Loss of PTEN expression is associated with colorectal cancer liver metastasis and poor patient survival.

Sawai H, Yasuda A, Ochi N, Ma J, Matsuo Y, Wakasugi T, Takahashi H, Funahashi H, Sato M, Takeyama H - BMC Gastroenterol (2008)

Expression of PTEN in colon cancer specimens. Immunohistochemistry was performed using a monoclonal anti-PTEN antibody (A, C) or negative control antibody (B) on a section sequential to that used in (A). (A) Strong PTEN expression in a representative moderately-differentiated adenocarcinoma specimen from colon cancer patients without associated liver metastasis (×100). (C) Expression of PTEN is not observed in a representative moderately-differentiated adenocarcinoma specimen from colon cancer patients with liver metastasis (×100). (D) Expression of PTEN is not observed in a specimen from metastatic liver tumor, in contrast, PTEN expression is observed in normal liver tissue (×100).
© Copyright Policy - open-access
Related In: Results  -  Collection

License
Show All Figures
getmorefigures.php?uid=PMC2611992&req=5

Figure 1: Expression of PTEN in colon cancer specimens. Immunohistochemistry was performed using a monoclonal anti-PTEN antibody (A, C) or negative control antibody (B) on a section sequential to that used in (A). (A) Strong PTEN expression in a representative moderately-differentiated adenocarcinoma specimen from colon cancer patients without associated liver metastasis (×100). (C) Expression of PTEN is not observed in a representative moderately-differentiated adenocarcinoma specimen from colon cancer patients with liver metastasis (×100). (D) Expression of PTEN is not observed in a specimen from metastatic liver tumor, in contrast, PTEN expression is observed in normal liver tissue (×100).
Mentions: PTEN expression was evaluated in primary colorectal cancer and corresponding liver metastasis specimens. PTEN was strongly expressed in 44 (62.9%) colorectal cancer specimens from patients without liver metastases (control, n = 70). In contrast, weak PTEN expression was observed in 52 (75.4%) primary colorectal cancer specimens from patients with liver metastases, and PTEN expression was absent in liver metastasis cancer specimens (Figure 1A–D). The marked nuclear staining of PTEN and slight cytoplasmic staining were observed. Weak PTEN expression was significantly associated with advanced TNM stage and lymph node metastasis (Table 2). The actuarial 5-year survival rate of patients with colorectal cancer with liver metastases and positive PTEN expression was 64.4%. In contrast, the actuarial 5-year survival rate of patients with colorectal cancer with liver metastases and negative PTEN expression was 12.7% (Figure 2). In addition, among colorectal cancer patients with liver metastases, there was a significant difference in 5-year survival rate between patients with positive PTEN expression and those with negative PTEN expression (p = 0.012).

Bottom Line: The tumour suppressor phosphatase and tensin homolog (PTEN) is an important negative regulator of cell-survival signaling.Weak PTEN expression in colorectal cancer tissues was significantly associated with advanced TNM stage (p < 0.01) and lymph node metastasis (p < 0.05).Furthermore, among colorectal cancer patients with liver metastases, the 5-year survival rate was significantly higher in patients with positive PTEN expression compared to those with negative PTEN expression (p = 0.012).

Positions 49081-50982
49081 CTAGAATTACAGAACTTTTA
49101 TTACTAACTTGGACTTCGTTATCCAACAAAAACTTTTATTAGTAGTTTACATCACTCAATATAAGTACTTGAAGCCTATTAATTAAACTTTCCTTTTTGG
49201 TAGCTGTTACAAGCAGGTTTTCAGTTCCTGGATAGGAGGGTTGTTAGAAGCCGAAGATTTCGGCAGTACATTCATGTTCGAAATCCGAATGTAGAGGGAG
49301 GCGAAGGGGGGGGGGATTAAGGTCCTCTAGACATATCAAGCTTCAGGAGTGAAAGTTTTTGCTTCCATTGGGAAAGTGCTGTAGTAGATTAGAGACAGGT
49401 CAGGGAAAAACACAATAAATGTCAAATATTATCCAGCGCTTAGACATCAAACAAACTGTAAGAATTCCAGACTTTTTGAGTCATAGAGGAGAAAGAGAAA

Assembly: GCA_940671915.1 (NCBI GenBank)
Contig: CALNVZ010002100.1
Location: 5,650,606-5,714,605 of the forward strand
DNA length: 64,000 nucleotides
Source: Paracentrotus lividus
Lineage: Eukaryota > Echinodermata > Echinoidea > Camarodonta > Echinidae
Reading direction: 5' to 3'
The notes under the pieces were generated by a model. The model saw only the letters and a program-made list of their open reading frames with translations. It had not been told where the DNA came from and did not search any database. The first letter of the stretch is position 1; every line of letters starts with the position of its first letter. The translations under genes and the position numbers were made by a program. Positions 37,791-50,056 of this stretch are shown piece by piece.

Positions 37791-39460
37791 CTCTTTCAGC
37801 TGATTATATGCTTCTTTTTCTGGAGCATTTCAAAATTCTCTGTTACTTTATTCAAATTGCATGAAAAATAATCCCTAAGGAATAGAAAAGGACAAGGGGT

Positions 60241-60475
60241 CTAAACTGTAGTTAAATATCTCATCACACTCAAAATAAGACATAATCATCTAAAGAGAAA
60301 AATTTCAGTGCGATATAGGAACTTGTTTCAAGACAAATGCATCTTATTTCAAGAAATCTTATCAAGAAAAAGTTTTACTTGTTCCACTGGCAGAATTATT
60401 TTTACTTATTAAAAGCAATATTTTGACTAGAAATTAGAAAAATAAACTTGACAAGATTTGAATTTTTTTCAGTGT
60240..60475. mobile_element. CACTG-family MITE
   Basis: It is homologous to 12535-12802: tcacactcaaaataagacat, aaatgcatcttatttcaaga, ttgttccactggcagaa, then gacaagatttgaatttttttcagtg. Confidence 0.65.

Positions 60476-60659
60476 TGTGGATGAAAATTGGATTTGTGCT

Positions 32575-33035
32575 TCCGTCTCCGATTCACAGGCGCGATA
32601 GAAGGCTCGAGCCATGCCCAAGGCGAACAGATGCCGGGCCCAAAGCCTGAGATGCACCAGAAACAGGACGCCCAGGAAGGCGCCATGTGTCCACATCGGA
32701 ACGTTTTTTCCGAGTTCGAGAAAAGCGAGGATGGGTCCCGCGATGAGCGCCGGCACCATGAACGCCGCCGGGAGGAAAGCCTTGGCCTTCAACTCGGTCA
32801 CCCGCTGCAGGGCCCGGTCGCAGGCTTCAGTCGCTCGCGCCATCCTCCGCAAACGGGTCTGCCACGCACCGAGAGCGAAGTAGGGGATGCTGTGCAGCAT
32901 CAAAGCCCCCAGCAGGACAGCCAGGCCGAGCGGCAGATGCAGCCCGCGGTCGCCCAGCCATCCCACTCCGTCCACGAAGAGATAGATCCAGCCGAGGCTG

View Article: PubMed Central - HTML - PubMed

Affiliation: Department of Gastroenterological Surgery, Nagoya City University Graduate School of Medical Sciences, Nagoya 4678601, Japan. sawai@med.nagoya-cu.ac.jp

ABSTRACT

Background: The tumour suppressor phosphatase and tensin homolog (PTEN) is an important negative regulator of cell-survival signaling. To evaluate the correlation between PTEN expression and clinicopathological characteristics of colorectal cancer patients with and without liver metastases, we investigated PTEN expression in primary colorectal cancer and colorectal cancer liver metastases.

Methods: Sixty-nine pairs of primary colorectal cancer and corresponding liver metastasis specimens were analyzed immunohistochemically, and the correlation between immunohistochemical findings and clinicopathological factors was investigated. Seventy primary colorectal cancer specimens from patients without liver metastases were used as controls.

Results: PTEN was strongly expressed in 44 (62.9%) colorectal cancer specimens from patients without liver metastases. In contrast, PTEN was weakly expressed in 52 (75.4%) primary colorectal cancer specimens from patients with liver metastases, and was absent in liver metastases. Weak PTEN expression in colorectal cancer tissues was significantly associated with advanced TNM stage (p < 0.01) and lymph node metastasis (p < 0.05). PTEN expression was significantly stronger in primary colorectal cancer specimens from patients without liver metastases. Furthermore, among colorectal cancer patients with liver metastases, the 5-year survival rate was significantly higher in patients with positive PTEN expression compared to those with negative PTEN expression (p = 0.012).

Conclusion: Our results suggest that loss of PTEN expression is involved with colorectal cancer aggressive capacity and that diagnostic evaluation of PTEN expression may provide valuable prognostic information to aid treatment strategies for colorectal cancer patients.

Show MeSH
Related in: MedlinePlus